LEXINGTON, Ky. (WKYT) - Who do you go to when your child is sick? Who do you see when a pain or sickness won't go away? For many of us, that's always been the family doctor. But there's a crisis in primary care in this country, and in Kentucky, that threatens that special, doctor-patient relationship.
Dr. Michael Eden and older family doctors like him are in critical condition these days.
"Well it's scary because I'm already seeing it now," Eden says.
What he and family doctors across the US are seeing is a very troubling trend. Older family doctors are retiring or dying. At the same time, more patients who are older and sicker are walking through the door, requiring more time and care. Add to that, the avalanche of paperwork is growing and eating up the doctor's time.
Dr. Robert Bratton recruits new family doctors at Lexington Clinic.
"You know, we're seeing a lot of health care providers that are just burned out," Bratton says, "They're being asked to do more and more, in less and less amounts of time, and it's very difficult."
Dr. Bratton is facing an enormous challenge. It is estimated in the next seven years, the US will need 52,000 more family doctors.
"It's staggering. It really is. There is a great need for primary care physicians, particularly family physicians," he says.
The problem is fewer medical students are choosing to go into primary care and instead opt for higher-paying specialties. The average medical school student is graduating with $200,000 in debt.
"Some private colleges of medicine are much higher than that," Dr. Andrew Hoellein, Associate Dean for Student Affairs at the University of Kentucky College of Medicine says.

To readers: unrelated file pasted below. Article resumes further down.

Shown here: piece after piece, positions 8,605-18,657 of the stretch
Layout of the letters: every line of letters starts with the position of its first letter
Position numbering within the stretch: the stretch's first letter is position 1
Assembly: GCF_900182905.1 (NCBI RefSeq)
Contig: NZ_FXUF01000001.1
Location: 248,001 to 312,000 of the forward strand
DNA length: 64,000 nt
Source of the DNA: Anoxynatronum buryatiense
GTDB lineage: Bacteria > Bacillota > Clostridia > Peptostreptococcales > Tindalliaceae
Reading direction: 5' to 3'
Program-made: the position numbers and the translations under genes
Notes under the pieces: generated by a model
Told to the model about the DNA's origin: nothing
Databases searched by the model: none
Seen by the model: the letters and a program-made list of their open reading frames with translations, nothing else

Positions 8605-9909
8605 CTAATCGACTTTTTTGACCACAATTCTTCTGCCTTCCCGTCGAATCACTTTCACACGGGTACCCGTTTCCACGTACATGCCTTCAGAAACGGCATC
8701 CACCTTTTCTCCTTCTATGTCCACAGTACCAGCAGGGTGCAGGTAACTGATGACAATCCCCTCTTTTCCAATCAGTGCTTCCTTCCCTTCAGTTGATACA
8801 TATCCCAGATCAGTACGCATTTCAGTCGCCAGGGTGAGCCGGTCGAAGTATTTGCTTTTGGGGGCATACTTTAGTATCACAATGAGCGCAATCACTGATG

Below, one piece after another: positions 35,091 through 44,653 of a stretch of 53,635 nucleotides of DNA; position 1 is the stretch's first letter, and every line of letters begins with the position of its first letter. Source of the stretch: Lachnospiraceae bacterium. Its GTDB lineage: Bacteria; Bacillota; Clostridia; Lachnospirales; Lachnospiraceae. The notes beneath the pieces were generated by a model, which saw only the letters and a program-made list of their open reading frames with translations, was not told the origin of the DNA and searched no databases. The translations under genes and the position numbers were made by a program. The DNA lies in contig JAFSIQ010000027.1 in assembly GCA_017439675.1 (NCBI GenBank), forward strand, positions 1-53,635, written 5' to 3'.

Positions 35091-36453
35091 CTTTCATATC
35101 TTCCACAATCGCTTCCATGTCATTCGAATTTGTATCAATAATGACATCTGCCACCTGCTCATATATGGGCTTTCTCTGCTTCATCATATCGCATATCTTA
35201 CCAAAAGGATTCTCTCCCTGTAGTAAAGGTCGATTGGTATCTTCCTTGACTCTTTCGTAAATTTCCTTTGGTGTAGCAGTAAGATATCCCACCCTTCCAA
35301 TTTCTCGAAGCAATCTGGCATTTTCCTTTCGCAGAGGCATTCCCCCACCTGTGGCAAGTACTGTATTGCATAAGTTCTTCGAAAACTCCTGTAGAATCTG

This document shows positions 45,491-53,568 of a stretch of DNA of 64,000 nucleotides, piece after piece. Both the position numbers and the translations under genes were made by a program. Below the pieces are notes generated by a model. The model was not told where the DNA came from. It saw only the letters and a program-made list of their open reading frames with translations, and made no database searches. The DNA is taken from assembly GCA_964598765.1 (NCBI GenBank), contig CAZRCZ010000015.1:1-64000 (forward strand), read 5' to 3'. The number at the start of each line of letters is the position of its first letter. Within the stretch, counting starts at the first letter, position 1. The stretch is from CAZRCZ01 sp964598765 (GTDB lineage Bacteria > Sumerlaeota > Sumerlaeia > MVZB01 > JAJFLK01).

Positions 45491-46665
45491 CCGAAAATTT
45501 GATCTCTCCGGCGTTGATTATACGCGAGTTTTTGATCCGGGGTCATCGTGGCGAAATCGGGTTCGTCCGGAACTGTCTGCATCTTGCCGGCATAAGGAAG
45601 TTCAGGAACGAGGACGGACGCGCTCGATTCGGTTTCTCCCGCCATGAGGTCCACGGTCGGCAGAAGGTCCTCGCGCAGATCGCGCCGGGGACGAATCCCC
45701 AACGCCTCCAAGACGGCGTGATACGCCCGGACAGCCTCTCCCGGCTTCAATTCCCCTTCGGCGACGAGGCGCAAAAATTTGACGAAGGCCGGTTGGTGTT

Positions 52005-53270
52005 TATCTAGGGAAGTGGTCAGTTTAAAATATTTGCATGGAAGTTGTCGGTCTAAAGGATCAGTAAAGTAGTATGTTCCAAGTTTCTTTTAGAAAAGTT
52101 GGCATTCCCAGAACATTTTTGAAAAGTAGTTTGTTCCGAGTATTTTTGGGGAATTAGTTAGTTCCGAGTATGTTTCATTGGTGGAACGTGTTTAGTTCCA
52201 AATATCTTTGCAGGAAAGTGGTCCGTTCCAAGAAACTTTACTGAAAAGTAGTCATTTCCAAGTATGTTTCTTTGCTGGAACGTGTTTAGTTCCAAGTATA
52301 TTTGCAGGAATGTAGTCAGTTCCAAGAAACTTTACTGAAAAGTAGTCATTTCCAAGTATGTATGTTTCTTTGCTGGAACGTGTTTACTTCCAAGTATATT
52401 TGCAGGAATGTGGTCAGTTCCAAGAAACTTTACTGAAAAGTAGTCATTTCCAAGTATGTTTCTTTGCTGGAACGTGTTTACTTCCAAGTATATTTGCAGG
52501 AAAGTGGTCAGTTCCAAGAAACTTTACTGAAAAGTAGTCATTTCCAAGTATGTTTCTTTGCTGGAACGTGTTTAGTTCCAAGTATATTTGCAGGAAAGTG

Facing that kind of debt, medical students know primary care doctors are not at the high end of the income scale.
"We are at the low end of the totem pole as far as physicians are concerned in regards to reimbursement," Eden says.
Dr. Hoellein says in the 1990's 50 percent of medical school students chose primary care. Nationwide it's now 20 percent, but he says this year UK will buck that trend with 43 percent going into primary care residency programs. Kentucky needs them. The Commonwealth could use 1400 more family care doctors, mostly in rural areas.
"We're trying to restore the joy and pride in primary care," Dr. Hoellein says, "We've been faced with having to see patients very quickly, sometimes every 15 minutes. There is lots of paperwork and other barriers, and that can run us down a bit."
Picking up the slack is the growing number of physician assistants. They spend less time in medical school than a doctor, but they can handle a wide range of health issues.
"Orthopedic injuries, gynecological exams, sick visits, family medicine, high blood pressure, diabetes, so it really gives you the opportunity to flex your muscles." physician assistant Erica Millay says.
"Without them, we wouldn't be able to see nearly enough patients, Eden says, "Even at this point with them helping us out, we struggle some days to get everyone in."
Dr. Hoellein says, "I try to be a role model as much as possible. And so do many of my wonderful colleagues here, to show what it's like to be someone's doctor, to be that go-to person, that person who's with them for many years, that celebrate the small joys of improving blood pressure or diabetes and is there to comfort them when they need it as well."
The UK Medical School is expanding across the state. A two-year medical school is open at St. Clair Medical Center in Morehead, UK's Bowling Green campus opens this summer, and next summer UK Northern Kentucky will start taking medical students. The hope is new, primary care doctors will train in those areas of the state and practice medicine there.